Assuming the server is Linux, you can easily use 'autofs' to automatically mount your USB drives at a predetermined location. Your backup script will need to be smart enough to look at slightly different names for each USB drive's mount location. But those locations are predictable.
The bonus of 'autofs' is that it only mounts the drive when needed, then will dismount the volume after a configurable period of inactivity.
Create/Edit /etc/auto.master and insert where you want to mount your USB drives, the configuration file that maps each drive to the location, and the dismount timeout period.
# USB backup drives get mounted at /mnt/offsite/DRIVENAME
/mnt/offsite /etc/auto.offsite --timeout=1800
Create/Edit the /etc/auto.offsite file.
# Each drive needs to be formatted with ext4, and UUID determined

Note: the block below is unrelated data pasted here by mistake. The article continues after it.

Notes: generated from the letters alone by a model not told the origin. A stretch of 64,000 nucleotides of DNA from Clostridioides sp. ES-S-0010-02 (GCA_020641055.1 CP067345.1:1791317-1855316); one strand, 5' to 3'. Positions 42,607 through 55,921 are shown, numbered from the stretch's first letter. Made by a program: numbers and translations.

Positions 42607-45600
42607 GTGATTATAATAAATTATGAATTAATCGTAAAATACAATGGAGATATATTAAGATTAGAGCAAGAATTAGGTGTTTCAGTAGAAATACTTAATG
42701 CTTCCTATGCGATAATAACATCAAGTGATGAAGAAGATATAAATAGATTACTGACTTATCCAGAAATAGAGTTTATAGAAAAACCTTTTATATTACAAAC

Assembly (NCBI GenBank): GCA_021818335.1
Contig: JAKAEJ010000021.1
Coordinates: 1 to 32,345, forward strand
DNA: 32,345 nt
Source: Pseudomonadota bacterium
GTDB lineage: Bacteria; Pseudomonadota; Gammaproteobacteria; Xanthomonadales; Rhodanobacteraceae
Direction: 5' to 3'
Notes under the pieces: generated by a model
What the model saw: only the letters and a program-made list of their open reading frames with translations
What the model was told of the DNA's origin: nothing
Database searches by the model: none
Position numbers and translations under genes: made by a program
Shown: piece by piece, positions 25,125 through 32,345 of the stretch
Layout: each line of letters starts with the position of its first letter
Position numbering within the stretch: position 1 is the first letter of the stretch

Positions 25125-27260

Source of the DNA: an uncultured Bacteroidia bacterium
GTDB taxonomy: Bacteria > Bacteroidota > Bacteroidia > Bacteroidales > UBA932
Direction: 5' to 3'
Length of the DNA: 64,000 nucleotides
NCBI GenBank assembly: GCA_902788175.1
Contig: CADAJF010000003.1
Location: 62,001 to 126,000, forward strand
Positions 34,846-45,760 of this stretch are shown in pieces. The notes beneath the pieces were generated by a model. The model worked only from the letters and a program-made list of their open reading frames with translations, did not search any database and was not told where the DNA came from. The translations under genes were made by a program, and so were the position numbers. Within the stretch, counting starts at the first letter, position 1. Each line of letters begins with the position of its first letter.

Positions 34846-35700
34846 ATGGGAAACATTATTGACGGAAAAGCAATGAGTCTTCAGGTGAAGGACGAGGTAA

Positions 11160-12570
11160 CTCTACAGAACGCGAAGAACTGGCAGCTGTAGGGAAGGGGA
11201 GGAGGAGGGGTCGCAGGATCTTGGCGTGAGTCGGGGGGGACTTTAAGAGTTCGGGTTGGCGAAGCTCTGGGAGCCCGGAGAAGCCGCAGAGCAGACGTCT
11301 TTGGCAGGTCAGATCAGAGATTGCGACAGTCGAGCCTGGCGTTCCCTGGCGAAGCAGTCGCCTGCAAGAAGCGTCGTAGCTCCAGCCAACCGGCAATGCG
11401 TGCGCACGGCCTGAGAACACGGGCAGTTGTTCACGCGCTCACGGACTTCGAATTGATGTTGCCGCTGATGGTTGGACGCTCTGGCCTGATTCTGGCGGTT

OFFSITE1 -fstype=auto,rw,noatime,data=journal,commit=1 :/dev/disk/by-uuid/b5c1db0d-776f-499b-b4f2-ac53ec3bf0ef
When the USB drive with that UUID is attached and you access the directory '/mnt/offsite/OFFSITE1', it will auto-mount and be ready for access.
Other then having to figure out the UUID of the USB drive after you format it with ext4, editing the auto.offsite file, and then restarting the autofs service; this results in a very foolproof method for hooking up external USB drives. The users just need to know enough to plug / unplug the drive each day/week. Everything else can be handled via scripts (checking the drive mounted properly, checking that the backup ran, checking free space, etc).